How can I avoid going to court?

If you are concerned that you might lose access to your grandchildren, get to work immediately. There are many steps you can take without setting foot in a courtroom.

  • If you have a good relationship with your child and his or her spouse, continue to build on that. Give advice only if it’s asked for, and don’t get embroiled in arguments.
  • If there is a separation or divorce, don’t take sides, and don’t criticize the parents, especially in front of the children.
  • If you suspect things are going wrong, contact one of the many support groups available in Canada. See the list in the Resources Section of this booklet (community).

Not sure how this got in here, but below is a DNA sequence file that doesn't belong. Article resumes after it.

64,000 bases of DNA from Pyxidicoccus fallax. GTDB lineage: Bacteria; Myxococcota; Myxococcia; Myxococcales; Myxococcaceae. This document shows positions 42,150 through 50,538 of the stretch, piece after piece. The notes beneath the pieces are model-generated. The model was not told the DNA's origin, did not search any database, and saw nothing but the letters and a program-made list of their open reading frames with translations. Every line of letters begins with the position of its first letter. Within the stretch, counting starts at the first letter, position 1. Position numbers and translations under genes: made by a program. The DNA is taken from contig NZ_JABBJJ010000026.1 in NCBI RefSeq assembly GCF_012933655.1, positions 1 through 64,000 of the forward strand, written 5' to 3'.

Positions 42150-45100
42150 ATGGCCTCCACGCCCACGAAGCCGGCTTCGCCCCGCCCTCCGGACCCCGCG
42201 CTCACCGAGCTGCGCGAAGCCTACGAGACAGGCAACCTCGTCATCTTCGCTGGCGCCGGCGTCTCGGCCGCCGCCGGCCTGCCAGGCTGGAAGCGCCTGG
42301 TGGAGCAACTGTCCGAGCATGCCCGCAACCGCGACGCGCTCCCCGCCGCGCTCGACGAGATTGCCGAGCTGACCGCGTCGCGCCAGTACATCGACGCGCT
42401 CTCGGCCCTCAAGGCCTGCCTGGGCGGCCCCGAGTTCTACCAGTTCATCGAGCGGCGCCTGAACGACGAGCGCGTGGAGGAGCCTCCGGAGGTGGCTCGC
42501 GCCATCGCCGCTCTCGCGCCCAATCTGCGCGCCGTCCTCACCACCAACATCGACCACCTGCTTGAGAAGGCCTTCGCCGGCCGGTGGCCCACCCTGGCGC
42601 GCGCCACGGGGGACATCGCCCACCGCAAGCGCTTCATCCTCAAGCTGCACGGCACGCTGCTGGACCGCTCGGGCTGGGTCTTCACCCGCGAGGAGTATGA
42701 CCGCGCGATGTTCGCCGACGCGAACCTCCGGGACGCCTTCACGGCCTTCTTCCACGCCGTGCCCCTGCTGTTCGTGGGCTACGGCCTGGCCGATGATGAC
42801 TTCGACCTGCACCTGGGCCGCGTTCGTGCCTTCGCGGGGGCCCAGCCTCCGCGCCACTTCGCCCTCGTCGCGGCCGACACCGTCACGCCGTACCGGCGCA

• If you become estranged from the parents of your grandchildren, keep a record of telephone calls, visits, and what was said and done. Note if there are problems such as parents’ abuse of drugs or alcohol. Number the pages and write on one side only. This document will be extremely important in the event of a court case or mediation. As well, it might save you time and money. • Try to rebuild your relationship(s) with the estranged parent(s), even if you feel you weren’t in the wrong.
  • If attempts at rebuilding do not work, consider hiring a lawyer. If you cannot afford a lawyer, inquire about Legal Aid. As a first step, consider hiring a neutral, trained psychologist or child care worker who is willing to hear all sides.